Bollywood icon Khan offers new face of Indian cinema

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The Independent Culture

After forging a career as one of the biggest stars of lavish Bollywood movies, Aamir Khan is using his clout to bring a grittier vision of India to the big screen.

Khan, 45, the star of acclaimed films such as "3 Idiots" and "Ghajini," is the producer of "Peepli Live," a dark tragi-comedy about the hardships suffered by workers in contemporary rural India.

"Mainstream Indian cinema is larger than life and mainly musicals," Khan told AFP in an interview during a publicity event in Beverly Hills ahead of the worldwide release of "Peepli Live" on August 13.

"The style of story-telling is larger than life, with strong emotions. This film is unusual for Indian cinema as well, and it's a challenging film for the audience as well."

A household name in India, Khan remains a relative unknown in the United States, even if, during a press day in Los Angeles he retains the trappings of Bollywood superstardom: two bodyguards are stationed outside his suite, and anyone approaching the actor-director is subjected to a pat down.

Dressed casually in jeans and a T-shirt, however, Khan is anything but the caricature of a cosseted movie star, speaking freely as he offers his opinions on film and life in India.

Khan threw his considerable weight behind "Peepli Live" after reading first-time director Anusha Rizvi's script. Khan was hooked immediately.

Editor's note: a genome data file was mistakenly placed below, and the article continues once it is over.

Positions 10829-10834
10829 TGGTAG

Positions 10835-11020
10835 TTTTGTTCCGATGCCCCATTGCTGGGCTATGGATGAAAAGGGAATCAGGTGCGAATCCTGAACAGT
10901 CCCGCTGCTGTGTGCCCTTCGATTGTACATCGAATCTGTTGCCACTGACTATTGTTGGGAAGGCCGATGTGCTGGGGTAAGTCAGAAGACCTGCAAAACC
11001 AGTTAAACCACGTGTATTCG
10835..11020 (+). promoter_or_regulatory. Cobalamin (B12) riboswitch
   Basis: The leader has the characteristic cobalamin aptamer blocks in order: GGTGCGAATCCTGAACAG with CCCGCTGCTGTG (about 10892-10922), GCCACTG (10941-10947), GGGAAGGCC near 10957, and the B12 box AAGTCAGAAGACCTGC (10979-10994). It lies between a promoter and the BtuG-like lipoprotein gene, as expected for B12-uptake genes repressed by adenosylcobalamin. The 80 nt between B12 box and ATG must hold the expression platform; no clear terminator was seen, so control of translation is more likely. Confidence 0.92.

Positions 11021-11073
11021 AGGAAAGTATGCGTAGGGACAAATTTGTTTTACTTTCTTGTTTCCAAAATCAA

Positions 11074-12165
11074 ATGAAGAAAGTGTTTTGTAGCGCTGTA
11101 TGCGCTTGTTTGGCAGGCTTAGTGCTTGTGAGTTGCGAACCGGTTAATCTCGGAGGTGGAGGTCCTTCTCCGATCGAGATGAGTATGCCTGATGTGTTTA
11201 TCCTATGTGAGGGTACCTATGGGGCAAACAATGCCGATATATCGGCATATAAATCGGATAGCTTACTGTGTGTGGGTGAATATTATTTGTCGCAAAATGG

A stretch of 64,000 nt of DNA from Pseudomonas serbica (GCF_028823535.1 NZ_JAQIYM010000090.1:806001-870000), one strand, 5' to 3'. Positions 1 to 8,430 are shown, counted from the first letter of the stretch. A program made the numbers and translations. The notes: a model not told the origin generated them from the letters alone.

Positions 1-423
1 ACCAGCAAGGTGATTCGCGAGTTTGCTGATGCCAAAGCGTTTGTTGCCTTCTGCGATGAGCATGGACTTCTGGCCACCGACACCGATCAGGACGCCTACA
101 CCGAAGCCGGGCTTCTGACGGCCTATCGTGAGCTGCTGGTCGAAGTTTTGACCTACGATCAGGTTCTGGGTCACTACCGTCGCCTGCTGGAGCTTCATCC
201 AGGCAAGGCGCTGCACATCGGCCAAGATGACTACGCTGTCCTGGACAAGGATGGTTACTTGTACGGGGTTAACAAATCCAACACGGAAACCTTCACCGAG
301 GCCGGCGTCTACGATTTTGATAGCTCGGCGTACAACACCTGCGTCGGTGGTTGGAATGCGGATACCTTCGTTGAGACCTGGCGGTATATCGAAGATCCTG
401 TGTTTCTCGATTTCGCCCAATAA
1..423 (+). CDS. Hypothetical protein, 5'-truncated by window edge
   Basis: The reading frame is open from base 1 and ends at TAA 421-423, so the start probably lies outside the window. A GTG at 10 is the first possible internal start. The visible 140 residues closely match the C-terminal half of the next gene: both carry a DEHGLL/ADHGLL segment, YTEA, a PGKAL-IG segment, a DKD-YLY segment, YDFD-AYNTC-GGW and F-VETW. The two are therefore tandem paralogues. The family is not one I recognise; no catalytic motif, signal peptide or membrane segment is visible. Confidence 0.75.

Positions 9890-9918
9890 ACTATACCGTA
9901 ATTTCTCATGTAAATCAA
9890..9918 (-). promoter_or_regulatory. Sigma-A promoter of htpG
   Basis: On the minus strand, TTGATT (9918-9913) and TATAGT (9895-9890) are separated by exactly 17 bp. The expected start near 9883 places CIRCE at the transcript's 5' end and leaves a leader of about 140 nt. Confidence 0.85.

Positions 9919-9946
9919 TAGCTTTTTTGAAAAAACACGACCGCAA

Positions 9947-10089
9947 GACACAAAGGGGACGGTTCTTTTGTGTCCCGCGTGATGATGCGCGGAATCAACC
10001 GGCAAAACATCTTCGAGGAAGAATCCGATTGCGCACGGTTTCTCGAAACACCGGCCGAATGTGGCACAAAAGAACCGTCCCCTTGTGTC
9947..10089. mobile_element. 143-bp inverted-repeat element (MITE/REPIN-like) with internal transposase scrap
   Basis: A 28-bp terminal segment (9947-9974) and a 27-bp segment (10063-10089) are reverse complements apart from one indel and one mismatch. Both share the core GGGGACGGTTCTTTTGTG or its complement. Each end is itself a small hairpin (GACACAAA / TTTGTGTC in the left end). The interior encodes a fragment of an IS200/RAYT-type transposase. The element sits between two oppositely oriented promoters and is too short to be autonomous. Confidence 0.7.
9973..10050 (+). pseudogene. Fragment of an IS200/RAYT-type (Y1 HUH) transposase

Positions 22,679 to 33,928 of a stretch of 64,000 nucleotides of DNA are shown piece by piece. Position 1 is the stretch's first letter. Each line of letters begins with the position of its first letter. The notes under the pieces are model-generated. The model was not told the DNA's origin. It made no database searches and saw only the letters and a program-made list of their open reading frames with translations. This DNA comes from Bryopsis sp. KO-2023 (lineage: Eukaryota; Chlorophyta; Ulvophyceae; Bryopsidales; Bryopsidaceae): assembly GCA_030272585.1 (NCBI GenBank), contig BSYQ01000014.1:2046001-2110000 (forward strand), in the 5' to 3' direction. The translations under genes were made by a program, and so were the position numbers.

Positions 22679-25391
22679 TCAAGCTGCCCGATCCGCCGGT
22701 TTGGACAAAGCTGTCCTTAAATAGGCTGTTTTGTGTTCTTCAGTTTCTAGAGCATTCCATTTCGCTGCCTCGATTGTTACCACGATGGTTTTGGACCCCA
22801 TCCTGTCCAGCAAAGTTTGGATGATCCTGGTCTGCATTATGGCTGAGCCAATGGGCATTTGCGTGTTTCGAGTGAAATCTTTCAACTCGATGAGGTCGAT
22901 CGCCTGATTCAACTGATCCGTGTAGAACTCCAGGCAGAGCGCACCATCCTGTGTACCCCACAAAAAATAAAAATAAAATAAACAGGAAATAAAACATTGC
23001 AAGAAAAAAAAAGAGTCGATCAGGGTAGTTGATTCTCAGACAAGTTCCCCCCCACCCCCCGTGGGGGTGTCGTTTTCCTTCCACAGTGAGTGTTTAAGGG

"Indian films are more about fairytales. You have heroes, romance, action, big musicals," Khan explained. "It's not usual to have a very realistic setting for a movie in India."

"When I read the script I felt that this is a challenging film for mainstream Indian audiences. I also believed that it had the potential to engage audiences across the world.

"It's a human story, very funny, very entertaining, but also heartbreaking. It's a great window into rural life in India today. But I think that it's a story that resonates across cultures and across countries."

Convinced that the movie would find an audience beyond India, the film's producers invited staff at foreign consulates in Mumbai to attend test screenings. "They responded very well as well," Khan said.

Khan revealed that "Peepli Live" helped him understand rural India after living most of his life in the country's huge urban centers.

"The film, in fact, is about this growing divide between urban and rural India, and how as a society, we are concentrating all our resources, our energies, our emotions, our wealth towards cities," Khan said.

"And as a result, villages and rural India get completely neglected. They are almost invisible for us. And that's not good."

Khan though was happy to support a film that helps bring the plight of rural communities to a wider audience.

"I would like to use the strength I have as a mainstream Bollywood actor to be a platform for projects which have unusual and different things to say," he explained, adding he is not ready to turn his back on Bollywood just yet.

"I'm not fed up with mainstream cinema. I think they have a place of their own. It's great to see a good mainstream film which takes you on a journey which is very entertaining.

"But for me, to be attached to a film, I have to be excited about the script. And whether it's mainstream or not, it has to attach me, to move me, indulge me and entertain me.

"When I say entertain, I don't mean make me laugh. I mean make me think."

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